Cradle Mountain Blog

News and stories from Cradle Mountain in Tasmania

There are so many activities and things to do at Cradle Mountain. Read on for a few of our favourites and to hear what's new at Cradle Mountain Hotel.

March 29, 2016

Cradle Mountain is one of Australia’s wilderness icons, with its unmistakable shape, Dove Lake on its northern side, day walks for people of all levels of capability and the ever-present possibility of native wildlife sightings.

Much of the Cradle Mountain – Lake St. Clair National Park is above 1000m in elevation and weather is a consideration for all visitors.  Here are a few tips from us as to how you can best prepare for Cradle Mountain’s weather and enjoy some Cradle Mountain activities, regardless of the season and conditions.  It’s important to remember that when you hear a referral to ‘Cradle Mountain’, often the destination is being referred to (including Cradle Valley), rather than the summit of the mountain itself (1545m).

Far from average

Tasmania enjoys a temperate climate, generally avoiding the continental effect of mainland Australia because of the fact that no part of the island is more than 120km from the ocean.  This maritime effect also means the state’s weather can be highly variable.

Cradle Valley sees maximum average temperatures of 16°C in the peak summer months and in winter, minimum average temperatures of just over 5°C.    

Summer – beat the heat.

In summer, you can generally assume that if the rest of Tasmania is experiencing higher than average temperatures, Cradle Valley and Cradle Mountain are a couple of degrees cooler.  Cool nights are also a feature of Cradle Mountain weather. Remember that most of the accommodation at Cradle Mountain is situated at quite a high altitude, by Tasmanian standards.  For example, Cradle Mountain Hotel is almost 900m above sea level.

Tips for Cradle Mountain weather in summer:

Don’t underestimate the UV at higher altitudes. Remember to bring a hat, sunscreen, a long-sleeved shirt and sunglasses. If you’re on the trails, plan to have your breaks in the shade.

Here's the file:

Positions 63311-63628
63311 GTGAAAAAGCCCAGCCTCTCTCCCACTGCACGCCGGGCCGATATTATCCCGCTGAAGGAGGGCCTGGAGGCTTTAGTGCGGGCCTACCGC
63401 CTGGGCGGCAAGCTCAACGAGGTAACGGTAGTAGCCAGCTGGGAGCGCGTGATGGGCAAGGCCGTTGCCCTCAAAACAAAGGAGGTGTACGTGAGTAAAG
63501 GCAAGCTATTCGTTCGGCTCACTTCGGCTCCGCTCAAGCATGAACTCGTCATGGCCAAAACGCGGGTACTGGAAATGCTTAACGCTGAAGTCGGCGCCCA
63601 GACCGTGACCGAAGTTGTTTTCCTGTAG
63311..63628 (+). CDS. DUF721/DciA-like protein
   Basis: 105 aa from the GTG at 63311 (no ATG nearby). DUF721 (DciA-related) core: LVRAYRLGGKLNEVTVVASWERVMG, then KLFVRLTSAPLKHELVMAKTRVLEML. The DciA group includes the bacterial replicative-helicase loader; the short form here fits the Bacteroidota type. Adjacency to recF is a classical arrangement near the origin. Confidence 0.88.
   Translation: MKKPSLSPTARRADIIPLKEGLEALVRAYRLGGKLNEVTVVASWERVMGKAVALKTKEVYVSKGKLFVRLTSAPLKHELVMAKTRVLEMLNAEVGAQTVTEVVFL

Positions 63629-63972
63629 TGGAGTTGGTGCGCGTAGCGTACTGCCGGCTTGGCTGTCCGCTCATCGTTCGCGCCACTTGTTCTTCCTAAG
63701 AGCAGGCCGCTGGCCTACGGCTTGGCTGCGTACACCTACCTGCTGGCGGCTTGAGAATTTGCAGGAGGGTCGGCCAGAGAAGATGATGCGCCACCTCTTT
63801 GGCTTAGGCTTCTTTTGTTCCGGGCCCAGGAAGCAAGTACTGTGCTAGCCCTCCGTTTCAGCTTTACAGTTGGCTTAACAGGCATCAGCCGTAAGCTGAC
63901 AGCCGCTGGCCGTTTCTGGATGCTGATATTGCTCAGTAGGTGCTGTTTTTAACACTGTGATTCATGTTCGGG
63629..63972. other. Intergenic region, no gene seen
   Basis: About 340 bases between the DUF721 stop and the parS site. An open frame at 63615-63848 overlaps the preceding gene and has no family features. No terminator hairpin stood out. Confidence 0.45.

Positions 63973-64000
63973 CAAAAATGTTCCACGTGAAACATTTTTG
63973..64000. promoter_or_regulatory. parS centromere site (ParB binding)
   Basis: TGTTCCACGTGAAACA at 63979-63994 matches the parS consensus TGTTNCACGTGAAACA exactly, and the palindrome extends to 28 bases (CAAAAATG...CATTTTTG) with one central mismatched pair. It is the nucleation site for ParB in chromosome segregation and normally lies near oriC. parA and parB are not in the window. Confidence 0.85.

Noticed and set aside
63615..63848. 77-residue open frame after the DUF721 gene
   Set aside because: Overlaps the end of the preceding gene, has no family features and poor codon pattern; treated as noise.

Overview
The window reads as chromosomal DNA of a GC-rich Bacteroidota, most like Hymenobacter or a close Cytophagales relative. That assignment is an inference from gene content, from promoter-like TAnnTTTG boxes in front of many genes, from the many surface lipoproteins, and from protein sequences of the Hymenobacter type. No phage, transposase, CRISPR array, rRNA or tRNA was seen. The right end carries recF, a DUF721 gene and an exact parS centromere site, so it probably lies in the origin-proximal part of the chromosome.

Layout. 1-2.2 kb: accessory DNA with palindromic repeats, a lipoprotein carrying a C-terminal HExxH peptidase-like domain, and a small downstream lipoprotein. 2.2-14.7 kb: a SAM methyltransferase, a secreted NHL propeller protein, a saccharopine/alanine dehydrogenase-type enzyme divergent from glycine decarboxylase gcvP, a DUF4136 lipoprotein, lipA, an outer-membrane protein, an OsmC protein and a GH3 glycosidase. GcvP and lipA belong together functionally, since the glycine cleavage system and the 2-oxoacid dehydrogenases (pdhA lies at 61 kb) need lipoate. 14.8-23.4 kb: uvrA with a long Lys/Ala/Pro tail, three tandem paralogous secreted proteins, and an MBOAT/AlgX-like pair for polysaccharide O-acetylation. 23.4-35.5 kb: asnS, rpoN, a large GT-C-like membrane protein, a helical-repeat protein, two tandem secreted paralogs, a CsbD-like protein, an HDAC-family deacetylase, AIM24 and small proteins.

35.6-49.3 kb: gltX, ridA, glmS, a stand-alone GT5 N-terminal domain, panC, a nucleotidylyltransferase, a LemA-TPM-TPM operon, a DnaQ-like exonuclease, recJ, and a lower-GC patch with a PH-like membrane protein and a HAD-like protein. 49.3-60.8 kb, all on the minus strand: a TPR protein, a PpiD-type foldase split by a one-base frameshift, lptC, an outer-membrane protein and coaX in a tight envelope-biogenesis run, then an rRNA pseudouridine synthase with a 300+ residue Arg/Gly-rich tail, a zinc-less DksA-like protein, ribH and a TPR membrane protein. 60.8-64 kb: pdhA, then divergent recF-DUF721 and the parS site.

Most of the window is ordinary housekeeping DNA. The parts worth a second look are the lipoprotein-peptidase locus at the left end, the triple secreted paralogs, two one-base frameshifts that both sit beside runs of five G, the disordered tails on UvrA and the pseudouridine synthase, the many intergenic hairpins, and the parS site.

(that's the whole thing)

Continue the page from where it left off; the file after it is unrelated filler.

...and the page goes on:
• Stay hydrated. Often on a warm day, there’s a cool breeze in the mountains so it’s hard to stay aware of how dehydrated you become.  The water up here is some of the cleanest in the world – drink plenty of it!
  • Always assume the weather can turn.  Even in the height of summer, it’s not unusual for the weather to turn in an instant. Because of this, dressing like an onion is the way to go – with layers!  Being able to adjust your clothes to the conditions is handy.

Winter weather at Cradle Mountain

You’ll often hear Tasmanians talk about Cradle Mountain being a winter destination rather than a summer destination.  Why is that?  Put simply, it’s absolutely magical up here in winter.  We receive regular snowfalls throughout the winter (and sometimes in summer) and although we would never guarantee you’re going to see snow, it’s a big part of the appeal of a winter visit.

Tips for Cradle Mountain weather in winter:

  • Stay warm! Even sunny days in winter can be very cold and icy, especially in the morning. The human body loses much of its heat through the head so make sure you bring a beanie, as well as gloves and a warm jacket.
  • UV is still a factor in winter, especially with snow on the ground. Snow reflects the sun’s rays, meaning sunburn can be a problem.  A good face mask is a handy addition to your kit bag on a snowy day.
  • Keep your feet dry. If you’re on the trails or just playing in the snow, cold, wet feet are no fun at all.  Sturdy waterproof boots are a good idea.
  • More tips are available here.
  • Drive safely. We have written some winter driving tips here.

Indoor activities

Unfortunately there are days at Cradle Mountain when the weather simply doesn’t cooperate. This isn’t all bad as the famous wombats of Ronnie Creek seem to enjoy the bad weather as they venture out to snack on the grass.  However, if you’re going to go for a walk, you may not want to be out for long.

If this is the case, it’s a good opportunity to embrace mountain life.  Board games by the fire, Tasmanian a whisky tasting, kick back and read a book and for some arts and culture, visit the Cradle Mountain Wilderness Gallery. What could be better than forced relaxation by the fire with snowflakes falling outside…  

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